Near the beginning of LSU’s first preseason practice, K’Lavon Chaisson jogged forward, planted his right foot in the grass, rotated his body and thrust his left hand. A tackling dummy dropped to the ground.

Chaisson ran forward. He swatted a second bag to the turf, spun past a third, drove a fourth into the grass and leveled the final dummy without leaving his feet. Chaisson’s muscles tightened and stretched as he moved. His abs rippled.

“I’m finally back,” Chaisson said.

Eleven months ago, Chaisson lay face-first on the turf inside AT&T Stadium. He had recorded a sack and five tackles, but near the end of a season-opening win against Miami, Chaisson tore his left ACL.

Chaisson, a 2017 Southeastern Conference All-Freshman selection, entered his sophomore year surrounded by expectations of a breakout season. The Tigers needed him to lead their pass rush. Linebacker Devin White predicted Chaisson would break LSU’s single-season sack record.

Instead, athletic trainers rolled Chaisson onto his back. They evaluated his knees. Chaisson winced. He limped as he walked off the field. Two days later, LSU announced his season had ended.

“Everything happens for a reason,” Chaisson said, “so I don’t have anyone to blame for it. It’s God’s timing.”

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Chaisson spent the rest of the year on the sideline, hobbling as he cheered. He kept himself around his teammates, knowing some injured players have experienced depression. He didn’t want to feel alone.

Chaisson didn’t hesitate during his recovery. He did not believe God put him on Earth to hold back, so when LSU’s athletic trainers told him to run, Chaisson did.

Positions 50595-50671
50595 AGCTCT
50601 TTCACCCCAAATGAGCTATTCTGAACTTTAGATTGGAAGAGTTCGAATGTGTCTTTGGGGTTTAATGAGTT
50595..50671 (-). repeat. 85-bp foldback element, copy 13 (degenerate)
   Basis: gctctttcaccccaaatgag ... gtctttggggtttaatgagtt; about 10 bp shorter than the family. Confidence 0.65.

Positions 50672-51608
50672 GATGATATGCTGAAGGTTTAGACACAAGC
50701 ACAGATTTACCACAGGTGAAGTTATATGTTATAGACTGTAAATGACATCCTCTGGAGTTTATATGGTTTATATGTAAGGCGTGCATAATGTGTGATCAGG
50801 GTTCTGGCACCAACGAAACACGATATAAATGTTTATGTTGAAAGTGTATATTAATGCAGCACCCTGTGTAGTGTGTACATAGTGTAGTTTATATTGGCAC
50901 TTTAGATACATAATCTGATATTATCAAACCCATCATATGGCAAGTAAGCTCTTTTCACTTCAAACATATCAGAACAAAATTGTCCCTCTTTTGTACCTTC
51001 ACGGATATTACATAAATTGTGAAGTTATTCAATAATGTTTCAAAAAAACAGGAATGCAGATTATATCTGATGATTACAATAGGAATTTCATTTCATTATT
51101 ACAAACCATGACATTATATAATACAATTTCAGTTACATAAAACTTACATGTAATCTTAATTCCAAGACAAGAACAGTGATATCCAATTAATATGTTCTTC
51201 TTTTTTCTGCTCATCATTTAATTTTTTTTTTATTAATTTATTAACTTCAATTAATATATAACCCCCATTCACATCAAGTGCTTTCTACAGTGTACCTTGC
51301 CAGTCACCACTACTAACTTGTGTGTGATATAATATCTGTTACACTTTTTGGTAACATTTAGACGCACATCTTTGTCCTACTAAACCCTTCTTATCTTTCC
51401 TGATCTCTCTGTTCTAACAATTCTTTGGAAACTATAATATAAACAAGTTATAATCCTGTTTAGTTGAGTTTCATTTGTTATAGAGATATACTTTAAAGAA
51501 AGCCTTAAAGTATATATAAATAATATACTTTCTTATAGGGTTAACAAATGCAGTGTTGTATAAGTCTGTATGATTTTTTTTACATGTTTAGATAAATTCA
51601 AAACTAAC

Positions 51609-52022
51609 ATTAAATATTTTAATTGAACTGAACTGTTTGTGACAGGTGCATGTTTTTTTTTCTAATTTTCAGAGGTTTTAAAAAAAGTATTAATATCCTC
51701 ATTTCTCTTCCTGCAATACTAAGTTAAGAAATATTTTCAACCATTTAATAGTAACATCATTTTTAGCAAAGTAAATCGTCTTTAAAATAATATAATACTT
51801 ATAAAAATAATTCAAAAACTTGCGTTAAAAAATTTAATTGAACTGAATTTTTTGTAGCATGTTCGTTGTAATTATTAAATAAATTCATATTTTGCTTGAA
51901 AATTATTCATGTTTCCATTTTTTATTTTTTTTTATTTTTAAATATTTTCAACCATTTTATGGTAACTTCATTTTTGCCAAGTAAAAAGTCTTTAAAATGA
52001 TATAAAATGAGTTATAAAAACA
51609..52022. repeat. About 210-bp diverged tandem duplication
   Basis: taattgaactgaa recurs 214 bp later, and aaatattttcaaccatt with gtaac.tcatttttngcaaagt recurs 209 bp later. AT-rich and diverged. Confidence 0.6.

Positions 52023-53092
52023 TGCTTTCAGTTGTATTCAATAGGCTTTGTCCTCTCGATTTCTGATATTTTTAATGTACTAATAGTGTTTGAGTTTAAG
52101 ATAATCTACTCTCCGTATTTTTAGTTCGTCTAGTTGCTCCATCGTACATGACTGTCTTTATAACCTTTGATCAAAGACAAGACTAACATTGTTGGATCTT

“They could have told me to do a backflip,” Chaisson said, “and I probably would have tried to do a backflip.”

On Nov. 8, three months after his injury, Chaisson posted a video of himself sprinting. Once his ligament healed, Chaisson worked twice a day to improve the strength of his quadriceps.

“I really felt like I could have put some Icy Hot and a knee brace on and kept going,” Chaisson said. “I know a couple positions that play with an ACL (tear), but I know it’s not really possible in the D-line position.”

Though his promising sophomore season ended before it really started, Chaisson considered himself lucky. He thought about Ryan Shazier, the Pittsburgh Steelers linebacker who injured his spine. Shazier has not played football in almost two years. He had to re-learn how to walk.

Chaisson did not participate in contact portions of spring practice — he thought he could have — but he showed progress. He exploded through drills, and he received praise from coach Ed Orgeron, who believes Chaisson can have 12 to 15 sacks this fall.

“Him rushing off the edge,” safety Grant Delpit said, “we know we've got guaranteed pressure on that side.”

“You're not going to be able to block K'Lavon one-on-one,” quarterback Joe Burrow said.

Last Thursday, the night before LSU began preseason practice, Chaisson received LSU’s coveted No. 18 jersey along with center Lloyd Cushenberry.

Chaisson didn’t expect to receive the honor. He thought it might go to long snapper Blake Ferguson or defensive lineman Rashard Lawrence. He looked up to them as leaders. 

But LSU noticed how Chaisson responded when he hurt his knee. Despite his injury, he smiled around his teammates and supported them through the season. He made the SEC Academic Honor Roll for the second time. The coaches respected Chaisson's character and leadership. They gave him the number as a redshirt sophomore. 

“I know he’s going to wear it well,” Orgeron said. “I’m proud of him.”

In about a month, LSU expects Chaisson to lead a revived pass rush. The Tigers finished last season with 34 sacks, seventh in the SEC. They had to get creative without Chaisson. This year, LSU wants him freed to rush the passer.

Chaisson thinks he can improve LSU's pass rush. He also believes more sacks will take the entire defense.

Still, Chaisson has looked at the school's single-season sack record: 12, set by Arden Key.

“I know my talent level and I know my mindset,” Chaisson said. “Once you have your mind set on something, you’re going to do whatever it needs to be done and get it done.

“All I need is one and a half sacks a game and that’s 18 sacks. That’s a record right there. All I know is I do my job, and I’ve done enough offseason training. I’m doing enough training now to where it’s possible to get it done.”

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